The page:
Push the President: As a candidate, Barack Obama made climate and clean energy a priority; as president, his record has been mixed. Obama has pushed through the biggest investments ever on clean energy and is working to crack down on the biggest climate polluters through regulations -- but he hasn't made passing a climate and clean energy bill a high enough priority, and it shows. We're going to support the President where he's making progress and push him hard where he isn't, including his promises to provide climate assistance to developing nations and shut down subsidies for dirty fossil fuels.
Grow the climate movement: The movement has grown dramatically in just a few years, but too many Americans still sit on the sidelines. The only way we'll beat the billions of dollars that polluters spend every year buying votes in Congress is with a massive grassroots movement to hold our leaders accountable. We will help lead the charge to grow the movement in the months ahead.
This renewed push for climate action starts now with the Global Work Parties taking place around the world on Sunday, October 10, 2010. 1Sky is working with our ally 350.org, which is taking the lead around the world to organize local events that will show our leaders what people can do in their own communities to deal with climate change: plant trees, hold bike rides, install solar panels, make homes more energy efficient, and so on. Sign up here to plan your own event or find a 10/10/10 work party in your area.
I'm also interested in your opinion of the campaign and where we go from here. What's needed right now to win on climate and clean energy? What are we doing right? What can we improve? How can we help you become a more effective advocate to create the change we need? Please send me your thoughts and suggestions at firstname.lastname@example.org. You can also share your thoughts with me on Twitter and talk with me directly on Facebook. This campaign is about empowering you to take action, so we take your opinions very seriously around here.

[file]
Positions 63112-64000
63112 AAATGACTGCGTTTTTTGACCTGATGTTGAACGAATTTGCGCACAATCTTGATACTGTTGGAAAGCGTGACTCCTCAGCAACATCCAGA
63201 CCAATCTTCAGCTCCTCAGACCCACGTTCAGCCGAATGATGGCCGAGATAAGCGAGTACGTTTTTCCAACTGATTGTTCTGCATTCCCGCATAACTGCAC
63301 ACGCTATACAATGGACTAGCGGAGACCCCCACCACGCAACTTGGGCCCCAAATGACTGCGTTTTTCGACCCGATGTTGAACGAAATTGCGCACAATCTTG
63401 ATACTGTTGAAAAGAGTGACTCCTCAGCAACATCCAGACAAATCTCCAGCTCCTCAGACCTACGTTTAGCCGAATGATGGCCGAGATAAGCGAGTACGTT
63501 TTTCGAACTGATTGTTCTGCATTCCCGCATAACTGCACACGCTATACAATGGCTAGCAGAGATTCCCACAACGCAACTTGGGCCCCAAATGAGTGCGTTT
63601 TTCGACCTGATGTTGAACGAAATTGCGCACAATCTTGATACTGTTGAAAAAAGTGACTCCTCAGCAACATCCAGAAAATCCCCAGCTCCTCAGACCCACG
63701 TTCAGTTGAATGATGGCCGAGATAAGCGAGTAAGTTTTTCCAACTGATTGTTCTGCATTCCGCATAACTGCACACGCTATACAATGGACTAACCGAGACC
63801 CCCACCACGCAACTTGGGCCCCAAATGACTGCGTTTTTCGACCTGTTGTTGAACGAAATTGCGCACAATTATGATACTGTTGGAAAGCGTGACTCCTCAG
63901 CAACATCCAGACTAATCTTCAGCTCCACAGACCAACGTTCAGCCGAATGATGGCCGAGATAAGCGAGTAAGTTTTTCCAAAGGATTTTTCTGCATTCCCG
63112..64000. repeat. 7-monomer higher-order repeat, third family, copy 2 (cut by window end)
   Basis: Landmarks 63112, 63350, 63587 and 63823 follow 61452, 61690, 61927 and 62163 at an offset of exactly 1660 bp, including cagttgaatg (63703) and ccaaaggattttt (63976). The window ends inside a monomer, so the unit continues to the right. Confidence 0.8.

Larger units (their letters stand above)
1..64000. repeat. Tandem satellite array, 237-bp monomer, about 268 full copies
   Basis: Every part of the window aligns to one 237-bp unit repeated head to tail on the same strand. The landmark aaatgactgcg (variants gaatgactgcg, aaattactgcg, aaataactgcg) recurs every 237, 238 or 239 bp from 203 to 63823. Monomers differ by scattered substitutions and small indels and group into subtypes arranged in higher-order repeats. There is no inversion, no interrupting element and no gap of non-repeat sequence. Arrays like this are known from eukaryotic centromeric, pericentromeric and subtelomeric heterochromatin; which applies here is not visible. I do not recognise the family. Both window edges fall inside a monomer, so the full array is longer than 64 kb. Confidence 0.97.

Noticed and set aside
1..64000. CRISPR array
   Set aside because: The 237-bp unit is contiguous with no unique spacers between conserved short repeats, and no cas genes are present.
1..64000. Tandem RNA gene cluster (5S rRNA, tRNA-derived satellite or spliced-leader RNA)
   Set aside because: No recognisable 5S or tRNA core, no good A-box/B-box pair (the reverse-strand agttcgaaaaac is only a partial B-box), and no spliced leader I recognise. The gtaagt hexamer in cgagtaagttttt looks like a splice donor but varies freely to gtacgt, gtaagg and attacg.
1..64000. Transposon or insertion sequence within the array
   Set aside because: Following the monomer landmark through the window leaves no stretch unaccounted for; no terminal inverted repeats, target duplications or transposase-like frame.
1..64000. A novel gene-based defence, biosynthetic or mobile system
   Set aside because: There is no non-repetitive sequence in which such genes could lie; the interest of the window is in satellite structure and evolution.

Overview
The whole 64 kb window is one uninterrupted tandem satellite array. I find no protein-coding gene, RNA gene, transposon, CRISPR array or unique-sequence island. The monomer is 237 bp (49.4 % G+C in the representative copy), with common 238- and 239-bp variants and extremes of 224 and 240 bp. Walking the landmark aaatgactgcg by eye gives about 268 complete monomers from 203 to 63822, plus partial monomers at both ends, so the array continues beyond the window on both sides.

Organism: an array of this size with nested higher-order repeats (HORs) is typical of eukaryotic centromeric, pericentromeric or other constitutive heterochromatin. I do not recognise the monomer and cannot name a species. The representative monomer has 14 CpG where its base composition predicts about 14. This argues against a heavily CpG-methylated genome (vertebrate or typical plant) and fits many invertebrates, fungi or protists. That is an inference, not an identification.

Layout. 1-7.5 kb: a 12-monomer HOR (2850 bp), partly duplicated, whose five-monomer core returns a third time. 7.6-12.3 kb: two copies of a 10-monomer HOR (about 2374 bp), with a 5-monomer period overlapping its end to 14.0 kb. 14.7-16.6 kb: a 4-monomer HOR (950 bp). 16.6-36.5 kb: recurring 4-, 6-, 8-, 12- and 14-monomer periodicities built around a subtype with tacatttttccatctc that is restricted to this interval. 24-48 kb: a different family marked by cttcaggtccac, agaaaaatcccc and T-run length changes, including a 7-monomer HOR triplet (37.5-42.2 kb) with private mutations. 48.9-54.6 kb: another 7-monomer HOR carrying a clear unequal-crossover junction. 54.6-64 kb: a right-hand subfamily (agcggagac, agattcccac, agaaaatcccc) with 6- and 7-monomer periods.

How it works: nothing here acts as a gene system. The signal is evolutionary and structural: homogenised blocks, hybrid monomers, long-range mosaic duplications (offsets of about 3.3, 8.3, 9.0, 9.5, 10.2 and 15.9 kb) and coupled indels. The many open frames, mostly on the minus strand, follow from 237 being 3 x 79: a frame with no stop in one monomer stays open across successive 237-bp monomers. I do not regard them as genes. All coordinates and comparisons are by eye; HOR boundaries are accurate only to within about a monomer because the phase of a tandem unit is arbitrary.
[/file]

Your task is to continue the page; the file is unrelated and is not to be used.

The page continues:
Despite the challenges we face, I know we can win. The climate movement keeps growing and getting stronger. More and more Americans understand what's at stake and want our leaders in Washington to take action. We're ready to keep fighting for a safer planet and a clean energy future -- and we're ready to win. Let's get moving.
By Janelle Corn, Ph.D. See bio at the end of this post. -- Luis
What happened to climate change and
clean energy legislation in the U.S. Senate last month? Why did legislation
that would have ensured Big Oil pays when it screws up disappear? Steve
Kretzmann , director of organization Oil Change International, wondered too:
As Congress begins August recess,
those of us who care about America’s addiction to oil, climate change,
and a clean energy future have been scratching our heads, wondering
why, after historic levels of pressure we can’t even pass an oil spill
response bill, not to mention a real clean energy or climate bill.
The site’s objective is to increase
awareness (and outrage) of the massive amounts of influence-buying money
pouring into the U.S. Senate. The Hill ran this quote from Krutzmann at the site launch on August 10:
If you’re wondering
why Congress can’t do anything meaningful to end our oil addiction